children in schools. The research concluded that a statistical relationship existed
between students access to daylight and student performance. Daylight was assessed
using a five-point scale (0 non-existent to 5 highest quality of daylight).
To establish the performance metric, only students that were exposed to highly
standardised tests were used, including students from second to fifth grade in
elementary schools. Whilst this research relates to improvement in grades of children,
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it is similar to the evaluation of office productivity, as the aim of both is to enhance
human performance:
If day lighting enhances the performance of children in schools, it is not too large a stretch to
suppose that it might also enhance the performance of adults in office buildings or other
workplace settings (Heschong and Wright, 2002, p. 8.91).
Given a choice, it appears that people prefer to have natural lighting in their workplace
rather than electric lighting (Veitch, 2005). Veitch (2005) proposes that people who have
access to a window are more satisfied with their lighting than the people who do not
have access to a window.
Veitch (2005) proposes that the lack of research, by psychologists, in lighting and
performance was probably a consequence of the Hawthorne experiments relating to
illumination (Roethlisberger and Dickson, 1939). The Hawthorne illumination
experiments demonstrated that irrespective of increasing or decreasing lighting
levels, the work output of the employees increased. The conclusion drawn by the
investigators was that the physical environment was relatively unimportant when
considering productivity improvements (Roethlisberger and Dickson, 1939). Veitch
(2005) therefore suggests that, the research that has been undertaken tends to evaluate
lighting in economic terms rather than from the human perspective.
Boyce et al. (2003) conducted a field simulation study to investigate lighting quality
and office work. The study consisted of two separate field simulations and in both
cases “Best Practice” office lighting conditions were compared with a “Base Case”
lighting condition that was thought to be representative of modern office practice.
The office occupiers’ task performance was measured, and their perceptions of health
and well-being were obtained over a full working day.
Boyce et al. (2003) established that people’s preference for lighting conditions are
wide ranging. This result clearly indicates that one set lighting level in an open plan
office environment is not going to satisfy all of its occupants.
Veitch (2005, p. 213) supports the need for individual control:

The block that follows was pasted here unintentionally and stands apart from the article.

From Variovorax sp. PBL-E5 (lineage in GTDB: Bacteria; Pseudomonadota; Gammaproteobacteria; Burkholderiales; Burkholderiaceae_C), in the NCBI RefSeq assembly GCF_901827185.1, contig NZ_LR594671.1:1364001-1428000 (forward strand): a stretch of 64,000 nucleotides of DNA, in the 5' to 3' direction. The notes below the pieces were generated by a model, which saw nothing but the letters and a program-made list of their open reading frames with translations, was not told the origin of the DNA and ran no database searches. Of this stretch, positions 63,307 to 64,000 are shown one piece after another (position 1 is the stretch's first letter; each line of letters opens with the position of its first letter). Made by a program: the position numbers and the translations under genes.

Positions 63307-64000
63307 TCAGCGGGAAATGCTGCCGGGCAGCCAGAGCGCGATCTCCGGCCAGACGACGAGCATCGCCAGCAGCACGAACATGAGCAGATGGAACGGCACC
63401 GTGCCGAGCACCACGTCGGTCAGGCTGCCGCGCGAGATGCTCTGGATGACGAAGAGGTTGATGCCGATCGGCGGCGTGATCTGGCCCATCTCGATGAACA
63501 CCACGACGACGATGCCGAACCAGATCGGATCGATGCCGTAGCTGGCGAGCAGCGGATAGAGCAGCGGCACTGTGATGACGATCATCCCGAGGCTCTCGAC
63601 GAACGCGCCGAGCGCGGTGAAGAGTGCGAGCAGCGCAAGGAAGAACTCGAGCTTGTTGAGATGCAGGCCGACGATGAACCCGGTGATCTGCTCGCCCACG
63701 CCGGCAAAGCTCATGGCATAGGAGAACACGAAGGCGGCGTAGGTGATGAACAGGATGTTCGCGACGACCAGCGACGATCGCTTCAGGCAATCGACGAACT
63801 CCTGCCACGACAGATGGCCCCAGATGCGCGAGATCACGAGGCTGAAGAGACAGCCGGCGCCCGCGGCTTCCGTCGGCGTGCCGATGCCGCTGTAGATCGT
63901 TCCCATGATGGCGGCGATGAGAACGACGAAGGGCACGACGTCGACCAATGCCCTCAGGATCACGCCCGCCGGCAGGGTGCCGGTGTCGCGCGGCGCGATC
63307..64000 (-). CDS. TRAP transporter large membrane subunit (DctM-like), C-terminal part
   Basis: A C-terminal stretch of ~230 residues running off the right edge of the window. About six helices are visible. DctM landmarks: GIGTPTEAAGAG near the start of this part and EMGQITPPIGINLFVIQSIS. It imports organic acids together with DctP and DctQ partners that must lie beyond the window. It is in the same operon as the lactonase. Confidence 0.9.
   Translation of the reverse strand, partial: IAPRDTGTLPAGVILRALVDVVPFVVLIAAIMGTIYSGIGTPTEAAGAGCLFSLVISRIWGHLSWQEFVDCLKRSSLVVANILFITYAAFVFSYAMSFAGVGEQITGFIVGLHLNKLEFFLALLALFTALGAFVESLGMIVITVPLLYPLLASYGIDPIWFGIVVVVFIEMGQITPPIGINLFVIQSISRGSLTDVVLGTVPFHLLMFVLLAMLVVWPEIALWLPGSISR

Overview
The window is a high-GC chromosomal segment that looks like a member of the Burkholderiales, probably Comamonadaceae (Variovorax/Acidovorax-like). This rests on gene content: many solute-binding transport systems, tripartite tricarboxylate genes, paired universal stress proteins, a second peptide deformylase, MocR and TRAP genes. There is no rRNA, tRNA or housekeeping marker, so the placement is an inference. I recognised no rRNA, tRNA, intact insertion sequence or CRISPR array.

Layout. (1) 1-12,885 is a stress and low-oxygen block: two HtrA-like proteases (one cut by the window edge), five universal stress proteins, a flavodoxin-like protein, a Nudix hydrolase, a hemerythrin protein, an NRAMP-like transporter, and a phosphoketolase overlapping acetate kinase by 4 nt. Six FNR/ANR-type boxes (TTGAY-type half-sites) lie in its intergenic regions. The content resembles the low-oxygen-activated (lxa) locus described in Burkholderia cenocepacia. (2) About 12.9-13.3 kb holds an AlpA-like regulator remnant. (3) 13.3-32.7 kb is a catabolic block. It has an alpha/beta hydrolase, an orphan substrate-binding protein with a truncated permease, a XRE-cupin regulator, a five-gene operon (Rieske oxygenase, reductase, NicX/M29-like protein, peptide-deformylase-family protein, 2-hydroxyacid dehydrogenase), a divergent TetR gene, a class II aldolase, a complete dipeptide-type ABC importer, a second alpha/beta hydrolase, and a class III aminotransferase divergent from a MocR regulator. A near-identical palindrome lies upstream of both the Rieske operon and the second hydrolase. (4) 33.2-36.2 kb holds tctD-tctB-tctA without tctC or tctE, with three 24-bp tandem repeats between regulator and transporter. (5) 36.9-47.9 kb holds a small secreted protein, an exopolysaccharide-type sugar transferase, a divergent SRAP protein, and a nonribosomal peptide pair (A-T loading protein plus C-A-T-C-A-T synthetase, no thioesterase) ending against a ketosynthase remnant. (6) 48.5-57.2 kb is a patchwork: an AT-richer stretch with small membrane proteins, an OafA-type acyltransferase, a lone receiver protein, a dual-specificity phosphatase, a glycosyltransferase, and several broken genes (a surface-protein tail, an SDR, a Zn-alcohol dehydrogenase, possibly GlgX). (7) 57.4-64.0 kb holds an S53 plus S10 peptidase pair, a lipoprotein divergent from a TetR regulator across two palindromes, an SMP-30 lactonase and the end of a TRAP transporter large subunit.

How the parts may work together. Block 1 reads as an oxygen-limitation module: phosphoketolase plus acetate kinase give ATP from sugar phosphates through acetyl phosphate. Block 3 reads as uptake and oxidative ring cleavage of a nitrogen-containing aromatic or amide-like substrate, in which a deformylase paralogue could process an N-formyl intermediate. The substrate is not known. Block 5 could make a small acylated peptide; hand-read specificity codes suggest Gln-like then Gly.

Individual lighting controls can address the problem of individual differences in lighting
preferences. When one does not know which conditions will create positive affect, individual
controls allow people to self-select their preferred conditions.
This need for people to feel they have control of their environment links to the “locus of
control” proposed by Whitley et al. (1996), and one of the “killer variables” proposed by
Leaman and Bordass (2005).
Boyce et al. (2003, p. 4) conclude that:
People with dimming control report higher ratings of lighting quality, overall environmental
satisfaction, and self-reported productivity.
An advantage of the study undertaken by Boyce et al. (2003) is that it is in an actual
office environment with office workers undertaking real office tasks, specifically
knowledge-based tasks. However, a limitation of the study is that the research is
restricted to only two field simulations. An additional limitation is that whilst the office
workers undertook office work, they were only temporary office workers and therefore
the office environment was not their normal work environment. It should also be noted
that the evaluations were undertaken over a complete working day, and the results
Impact of
office comfort
on productivity
47
should be interpreted within this context. Further research over a longer period of time
would increase the reliability of the research findings.
Veitch (2005) acknowledges that linking lighting to improved organisational
productivity is a challenging one. Therefore, Veitch (2005) identifies a requirement to
develop a lighting quality model that acknowledges the economic and architectural
requirements for lighting, but also identifies a need for lighting to influence social
behaviour, communication, mood and ultimately individual well-being. It is these later
elements that offer opportunities for further research (Haynes, 2007c).
In conclusion
This paper has reviewed literature that addresses the physiological elements in the
office environment. The aim was to evaluate claims that productivity is affected when
office occupiers are not physically comfortable in their office environment. Defining the
term office comfort is a complex area in its own right, as there are a number of different
variables that could impact on office occupiers’ comfort levels. A review of the
literature reveals that there does not appear to be a unifying model of office comfort,